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8 Venues That the NHL Should Look at for Outdoor Games

Charles BennettSenior Analyst IJuly 27, 2013

8 Venues That the NHL Should Look at for Outdoor Games

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    Well, we are in the throes of summer. Since it’s quite hot in my hometown, what better way to think cool thoughts than to posit about outdoor hockey?

    This January, the NHL is having a record number of games in football or baseball stadiums: five.  This includes the 2014 Winter Classic at The Big House, the 2014 Heritage Classic at BC Place (which has a roof) and Stadium Series games in Chicago, New York (twice) and Los Angeles.

    It’s not too early to start thinking about where the NHL should look for Winter Classic host stadiums for 2015, 2016 and beyond.  Here are eight venues that haven’t hosted an NHL game before that could potentially host. 

    For each, I’m suggesting a matchup, bearing in mind that all but two outdoor games have featured either the Pittsburgh Penguins or an Original Six franchise, but relatively few have been rivalry games.

    Unless specified, capacity of the stadium is for football or soccer.   

What I've Ruled Out

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    First off, I’m ruling out any stadium that’s already hosted, or is slated to host in 2014, for consideration in this one.  To review, Ralph Wilson Stadium, Wrigley Field, Fenway Park, Heinz Field, Citizens Bank Park, Commonwealth Stadium and McMahon Stadium have all hosted a game. 

    Yankee Stadium, Dodger Stadium, Soldier Field and BC Place will host next winter. Michigan Stadium has both hosted in the past, and will host again.

    Could one of these stadiums be tapped for a second or third go ‘round?  Maybe, but that’s not the thrust of this article. 

    I’ve also ruled out the “Sunbelt” cities of the NHL.  The Winter Classic is supposed to be played in snow.  In addition, Los Angeles will host an outdoor game this year. Dallas, Phoenix, Miami and Tampa’s outdoor venues are all spoken for by New Years Day bowl games, and some of those franchises down there don’t have the kind of following to fill a football stadium anyway.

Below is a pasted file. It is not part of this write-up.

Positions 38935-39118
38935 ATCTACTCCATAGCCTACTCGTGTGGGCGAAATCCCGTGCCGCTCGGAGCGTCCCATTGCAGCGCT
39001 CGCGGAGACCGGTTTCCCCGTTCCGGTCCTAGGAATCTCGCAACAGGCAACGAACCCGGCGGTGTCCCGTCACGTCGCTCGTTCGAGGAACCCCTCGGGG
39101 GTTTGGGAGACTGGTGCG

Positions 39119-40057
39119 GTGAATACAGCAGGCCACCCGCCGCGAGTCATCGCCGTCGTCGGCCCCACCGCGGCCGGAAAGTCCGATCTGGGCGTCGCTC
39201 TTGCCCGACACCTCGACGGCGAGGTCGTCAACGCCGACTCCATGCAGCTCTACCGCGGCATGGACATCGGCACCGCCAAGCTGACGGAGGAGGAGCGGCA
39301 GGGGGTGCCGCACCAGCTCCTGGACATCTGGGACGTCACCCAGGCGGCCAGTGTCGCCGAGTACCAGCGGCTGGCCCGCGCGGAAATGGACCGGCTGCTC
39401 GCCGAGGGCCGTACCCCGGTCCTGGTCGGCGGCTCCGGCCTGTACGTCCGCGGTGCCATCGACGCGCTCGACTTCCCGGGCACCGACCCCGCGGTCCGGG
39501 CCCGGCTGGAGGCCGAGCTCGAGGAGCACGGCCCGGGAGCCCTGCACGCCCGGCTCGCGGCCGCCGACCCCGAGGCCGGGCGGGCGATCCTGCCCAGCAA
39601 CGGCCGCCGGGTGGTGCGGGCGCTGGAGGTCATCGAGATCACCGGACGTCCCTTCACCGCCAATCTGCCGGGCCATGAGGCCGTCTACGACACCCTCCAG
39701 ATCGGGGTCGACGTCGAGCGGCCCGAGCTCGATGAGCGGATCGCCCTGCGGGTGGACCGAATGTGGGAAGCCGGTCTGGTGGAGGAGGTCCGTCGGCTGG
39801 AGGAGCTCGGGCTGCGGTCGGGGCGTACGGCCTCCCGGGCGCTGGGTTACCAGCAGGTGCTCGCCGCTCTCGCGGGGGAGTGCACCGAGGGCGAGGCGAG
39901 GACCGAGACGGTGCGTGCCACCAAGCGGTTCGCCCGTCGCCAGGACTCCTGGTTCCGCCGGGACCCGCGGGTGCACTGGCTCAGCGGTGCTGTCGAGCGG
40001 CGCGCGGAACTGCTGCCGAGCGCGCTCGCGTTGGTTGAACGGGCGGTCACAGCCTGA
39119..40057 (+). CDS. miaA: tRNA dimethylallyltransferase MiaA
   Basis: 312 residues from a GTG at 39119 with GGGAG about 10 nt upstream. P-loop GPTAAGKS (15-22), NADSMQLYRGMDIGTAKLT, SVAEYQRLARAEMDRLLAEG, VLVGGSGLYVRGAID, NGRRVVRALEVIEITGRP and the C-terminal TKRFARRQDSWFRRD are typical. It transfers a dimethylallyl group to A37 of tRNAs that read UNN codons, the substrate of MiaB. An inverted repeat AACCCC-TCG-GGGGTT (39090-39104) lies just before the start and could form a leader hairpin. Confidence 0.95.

I’ve also ruled out any stadium with a capacity of less than 40,000, since I’m not seeing the point of moving a game outdoors to a stadium that isn’t significantly bigger than an indoor arena.

    And, yes, this list is primarily of football stadiums, for the two simple reasons that football stadiums are bigger and have sight lines more in line with hockey rinks than baseball stadiums.  It contains two NFL stadiums, four college football stadiums, one MLB stadium and one stadium that used to have MLB but was always more of a football/track stadium. 

    Seven of the stadiums listed are in the United States, and one is in Canada.  Five are in metropolitan areas with NHL teams, and three are not.          

8: Beaver Stadium, University Park, Pa.

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    Capacity: 106,572

    Matchup: Pittsburgh Penguins vs. Philadelphia Flyers

    Beaver Stadium is the largest stadium in the Northeast United States, has been renovated twice since 2000 and is at a university that is slated to again have a D-I hockey program.  It is located halfway between two Pennsylvania teams with rabid fanbases.  Another plus to a game in Happy Valley would be an AHL matchup the day before featuring the iconic Hershey Bears.    

7. Rentschler Field, East Hartford, Conn.

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    Capacity: 40,000                              

    Matchup: Boston Bruins vs. Carolina Hurricanes

    Every article I’ve ever done vis-a-vis the NHL has elicited comments that say, “Bring hockey back to Hartford.”  Since the Hartford Whalers left for Carolina, UConn has built a state-of-the-art stadium in East Hartford, one that hosted an AHL outdoor game in 2011.  Connecticut has also seen AHL success in recent years in Hartford and Bridgeport. 

    I have no doubt that Hartford could sell out a Bruins-Whalers matchup.   

6. Busch Stadium, St. Louis, Mo.

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    Capacity: 48,000                              

    Matchup: St. Louis Blues vs. Chicago Blackhawks